That’s why Logan Jenkins, a journalist for the San Diego Tribune, recently suggested the BIMBY resurgence could fill a desperate need for affordable housing in areas where the cost of living on new homes and rentals has spiraled way out of control.
“If 10% of the homeowners in San Diego County added 450 square feet of separate living space to their properties, the affordable housing crisis would be largely over,” Jenkins argued.
And far from dragging down the neighborhood with riffraff, such housing “enables a neighborhood to maintain diversity that otherwise would be lost in a hot housing market,” according to Larry Ford, a geographer and author of “The Spaces Between Buildings.” After all, wasn’t Fonzie the life of the party?
This may explain why certain cities are embracing BIMBYs with open arms. Portland has changed its local laws to forgive their developer fees. Santa Cruz offers pre-approved architectural plans, loans, and fee waivers to what it calls “accessory dwelling units,” or ADUs, spurring a fourfold increase in applications. And other local governments are following suit.
“ADUs could make a big impact in curing housing issues in many locations,” says John Lavey with Community Builders, a nonprofit that has studied the trend, “especially in desirable locations such as Bozeman, Montana, where I’m located, where housing and rent costs exceed national averages. And for millennials seeking walkability and neighborhood authenticity, these ADUs are in high demand.”
But not all communities are automatically lining up to accept these BIMBY newcomers.
“Zoning limitations on accessory units were adopted by lots of local planning boards that were consciously rejecting them for their communities,” says David Reiss, research director at the Center for Urban Business Entrepreneurship at Brooklyn Law School. To change the regulations, BIMBY advocates would need to go head to head against the NIMBY (“not in my back yard”) crowd, who argue that an influx of Fonzies could drive down property values.
January 6, 2016
Pamela Blumenthal and John McGinty of the Urban Institute have written an interesting research report, Housing Policy Levers to Promote Economic Mobility. I generally believe that housing policy should be designed to assist low- and moderate-income households live in safe, decent and affordable housing, but I rarely consider how housing policy can actually help low- and moderate-income households become upwardly mobile. This report does just that and concludes,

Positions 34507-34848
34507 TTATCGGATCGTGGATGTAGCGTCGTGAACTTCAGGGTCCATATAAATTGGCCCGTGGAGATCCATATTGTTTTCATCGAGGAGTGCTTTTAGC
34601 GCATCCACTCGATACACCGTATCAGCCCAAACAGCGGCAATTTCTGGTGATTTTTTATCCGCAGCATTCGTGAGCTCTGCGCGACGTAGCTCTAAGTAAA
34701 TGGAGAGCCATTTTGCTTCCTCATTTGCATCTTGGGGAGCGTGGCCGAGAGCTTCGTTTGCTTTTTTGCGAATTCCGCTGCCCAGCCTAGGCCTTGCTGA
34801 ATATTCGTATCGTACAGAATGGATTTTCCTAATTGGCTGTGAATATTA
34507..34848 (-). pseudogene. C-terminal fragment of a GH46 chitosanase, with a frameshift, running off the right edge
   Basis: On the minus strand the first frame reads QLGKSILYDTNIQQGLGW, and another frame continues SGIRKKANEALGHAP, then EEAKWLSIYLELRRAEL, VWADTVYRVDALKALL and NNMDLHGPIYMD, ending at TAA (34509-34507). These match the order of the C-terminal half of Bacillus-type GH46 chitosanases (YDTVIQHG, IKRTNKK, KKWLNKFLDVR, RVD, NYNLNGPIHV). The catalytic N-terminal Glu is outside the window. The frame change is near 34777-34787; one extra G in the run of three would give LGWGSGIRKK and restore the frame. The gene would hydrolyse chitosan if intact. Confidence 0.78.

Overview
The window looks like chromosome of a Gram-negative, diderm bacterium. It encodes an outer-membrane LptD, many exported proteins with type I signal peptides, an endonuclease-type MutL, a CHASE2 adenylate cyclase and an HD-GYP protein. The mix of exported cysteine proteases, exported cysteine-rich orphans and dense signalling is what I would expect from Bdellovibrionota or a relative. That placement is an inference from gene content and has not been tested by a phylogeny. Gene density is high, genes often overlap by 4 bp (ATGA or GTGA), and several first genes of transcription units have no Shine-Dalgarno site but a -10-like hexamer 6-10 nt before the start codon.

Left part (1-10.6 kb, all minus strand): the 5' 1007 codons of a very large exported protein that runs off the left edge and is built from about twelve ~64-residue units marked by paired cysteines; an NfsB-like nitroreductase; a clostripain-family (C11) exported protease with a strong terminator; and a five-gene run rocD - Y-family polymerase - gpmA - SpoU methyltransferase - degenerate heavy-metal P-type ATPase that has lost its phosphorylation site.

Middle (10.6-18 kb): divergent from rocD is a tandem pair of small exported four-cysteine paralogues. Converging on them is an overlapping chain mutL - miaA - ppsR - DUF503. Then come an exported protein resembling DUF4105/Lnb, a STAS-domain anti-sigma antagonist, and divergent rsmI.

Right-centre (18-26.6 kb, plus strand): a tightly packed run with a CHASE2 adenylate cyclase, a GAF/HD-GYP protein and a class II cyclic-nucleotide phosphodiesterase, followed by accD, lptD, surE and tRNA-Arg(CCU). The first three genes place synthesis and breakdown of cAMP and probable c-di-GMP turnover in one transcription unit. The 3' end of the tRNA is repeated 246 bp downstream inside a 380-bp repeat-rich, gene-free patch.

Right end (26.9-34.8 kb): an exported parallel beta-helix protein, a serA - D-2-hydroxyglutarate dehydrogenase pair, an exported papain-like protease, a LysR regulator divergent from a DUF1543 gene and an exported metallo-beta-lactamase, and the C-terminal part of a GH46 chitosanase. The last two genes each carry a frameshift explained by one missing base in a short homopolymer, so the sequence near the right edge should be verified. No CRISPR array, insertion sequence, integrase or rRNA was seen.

At a time of growing income and wealth inequality, economic mobility provides a frame through which to consider the potential of housing policy to change the trajectories of individuals and communities. Economic mobility is about the opportunities individuals have to improve their economic well-being and requires education and other skill acquisition, available jobs, transportation networks, and other resources. Stable housing with access to those components gives low-income and minority individuals and families a chance to climb out of poverty. The current structures too often constrain individual choice because families cannot find affordable housing near a good school or in a safe neighborhood.
National policies that enforce fair housing, more fairly distribute tax benefits, and invest in people and places that have long suffered from disinvestment can begin to change the trajectory. State policies that fund affordable housing production and preservation in location-efficient areas and create requirements or incentives for local jurisdictions to integrate affordable housing throughout the community can also help.
To truly move the needle in promoting upward mobility, however, housing policy may need to adopt a lens through which programs are adopted, implemented, and evaluated based on their ability to promote upward mobility. Just as initial concerns about housing quality in the 1930s gave way to a focus on affordability in federal housing policy, another transition may be occurring. This goes beyond recognizing that a stable, safe, affordable home is critical to healthy development and well-being, to addressing the important role that neighborhood context plays—particularly for children. The importance of enabling all families to live in neighborhoods where they have access to jobs, good schools, parks, and other community resources and are free from violence, toxins, noise, and other harmful environments may become future federal housing policy. (41)
I don’t think that there is anything earth-shattering in this report, but it does focus attention on housing policy in a fruitful way.
- House Prices and Job Losses, Gabor Pinter, Bank of England Working Paper No. 569.
- The Dynamics of Adjustable-Rate Subprime Mortgage Default: A Structural Estimation, Hanming Fang, You Suk Kim & Wenli Li, PIER Working Paper No. 041.
- High and Low Activity Spells in Housing Markets, Eric Smith, CESifo Working Paper Series No. 5601.
- House Prices, Local Demand, and Retail Prices, Johannes Stroebel & Joseph Vavra, CESifo Working Paper Series No. 5607.
- Anticipation, Distance, Elevation: Multi-Dimensional Gradients in Urban Spatial Modeling, Victor Yifan Ye & Charles Becker, Economic Research Initiatives at Duke (ERID) Working Paper No. 202.
- Capital Requirements, Risk Shifting and the Mortgage Market, Arzu Uluc & Tomasz Wieladek, Bank of England Working Paper No. 572.
- The Fair Market Value of Public Resources, Bruce R. Huber, California Law Review, Vol. 103, No. 6, 2015.